Tourism has been utilising global biodiversity for a relatively long time. In many countries, such as Finland and South Africa, biodiversity forms an increasingly important resource for tourism. The mutual and sometimes conflicting relation between biodiversity and tourism is clearly evident in conservation areas. The importance of National Parks, for example, is highlighted by the protection and conservation of biodiversity through ecotourism to retain visitors while increasing experiences: it is apparent that a more diverse and unique destination would have greater appeal to all visitors. However, the increasing interest also creates impacts to environment, visitor‟s experiences and management needs. This research examines and determines the tangible level of importance of biodiversity in Oulanka National Park in Finland compared to Golden Gate Highlands National Park in South Africa with the added effects on visitor experiences. Apart from the tangible level, this research also examines the affects of biodiversity richness on visitor experiences and perceptions regarding nature management regulations at Oulanka and Golden Gate. This is determined through various biodiversity attributes with visitors specifying the importance regarding the richness of plants, habitats, wildlife, birdlife and unspoilt nature and biodiversity hotspots. More than three quarters of respondents specified that their relationships regarding biodiversity and experiences are strongly connected thereby indicating the role and importance of biodiversity in Oulanka National Park and Golden Gate Highlands National Park. Findings also illustrate respondents‟ views on nature management regulations of the national parks and together with the known role of biodiversity, suggest the way forward for Oulanka and Golden Gate through ecotourism and a Biodiversity Tourism Management Guidelines (BTMG) framework.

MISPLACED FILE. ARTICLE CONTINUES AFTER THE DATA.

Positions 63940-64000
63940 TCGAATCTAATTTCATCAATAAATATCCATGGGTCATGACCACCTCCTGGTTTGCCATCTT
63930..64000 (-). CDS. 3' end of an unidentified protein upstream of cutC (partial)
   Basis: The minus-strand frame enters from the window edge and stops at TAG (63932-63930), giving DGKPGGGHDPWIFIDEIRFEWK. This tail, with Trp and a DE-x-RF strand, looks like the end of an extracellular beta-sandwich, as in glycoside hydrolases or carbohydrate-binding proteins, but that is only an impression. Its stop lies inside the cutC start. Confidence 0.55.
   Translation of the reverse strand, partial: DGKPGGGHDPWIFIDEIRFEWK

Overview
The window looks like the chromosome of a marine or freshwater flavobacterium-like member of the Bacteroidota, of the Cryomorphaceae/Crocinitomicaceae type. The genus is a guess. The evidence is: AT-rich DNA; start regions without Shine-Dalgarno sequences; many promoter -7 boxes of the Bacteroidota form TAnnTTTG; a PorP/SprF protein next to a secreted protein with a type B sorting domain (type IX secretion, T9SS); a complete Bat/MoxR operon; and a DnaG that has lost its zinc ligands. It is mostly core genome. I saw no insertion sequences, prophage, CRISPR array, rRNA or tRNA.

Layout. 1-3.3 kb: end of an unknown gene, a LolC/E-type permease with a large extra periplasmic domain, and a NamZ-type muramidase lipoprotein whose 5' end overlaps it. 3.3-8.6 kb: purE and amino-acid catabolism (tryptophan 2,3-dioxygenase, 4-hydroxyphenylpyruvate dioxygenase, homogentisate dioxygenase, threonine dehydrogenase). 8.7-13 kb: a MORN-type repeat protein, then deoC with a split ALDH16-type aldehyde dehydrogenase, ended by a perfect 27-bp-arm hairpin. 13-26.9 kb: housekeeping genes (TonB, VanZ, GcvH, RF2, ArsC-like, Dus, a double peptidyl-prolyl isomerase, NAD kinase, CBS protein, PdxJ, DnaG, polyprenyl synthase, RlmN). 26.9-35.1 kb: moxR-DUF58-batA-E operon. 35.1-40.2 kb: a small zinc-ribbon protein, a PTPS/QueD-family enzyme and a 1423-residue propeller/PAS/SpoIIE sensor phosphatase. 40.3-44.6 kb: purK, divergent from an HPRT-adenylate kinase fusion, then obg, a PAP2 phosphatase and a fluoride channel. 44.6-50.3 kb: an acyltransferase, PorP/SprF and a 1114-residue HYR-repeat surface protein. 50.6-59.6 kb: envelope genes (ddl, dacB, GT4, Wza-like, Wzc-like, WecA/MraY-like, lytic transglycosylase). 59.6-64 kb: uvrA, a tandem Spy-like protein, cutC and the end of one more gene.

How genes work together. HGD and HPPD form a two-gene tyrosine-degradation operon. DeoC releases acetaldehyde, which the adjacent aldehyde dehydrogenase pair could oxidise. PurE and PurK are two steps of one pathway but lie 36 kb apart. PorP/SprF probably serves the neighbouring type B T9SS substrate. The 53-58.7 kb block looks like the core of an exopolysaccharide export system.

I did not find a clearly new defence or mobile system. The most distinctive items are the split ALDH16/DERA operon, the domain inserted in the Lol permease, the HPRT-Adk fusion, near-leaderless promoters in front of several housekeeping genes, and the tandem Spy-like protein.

Dissertation (MCom)--University of Pretoria, 2012.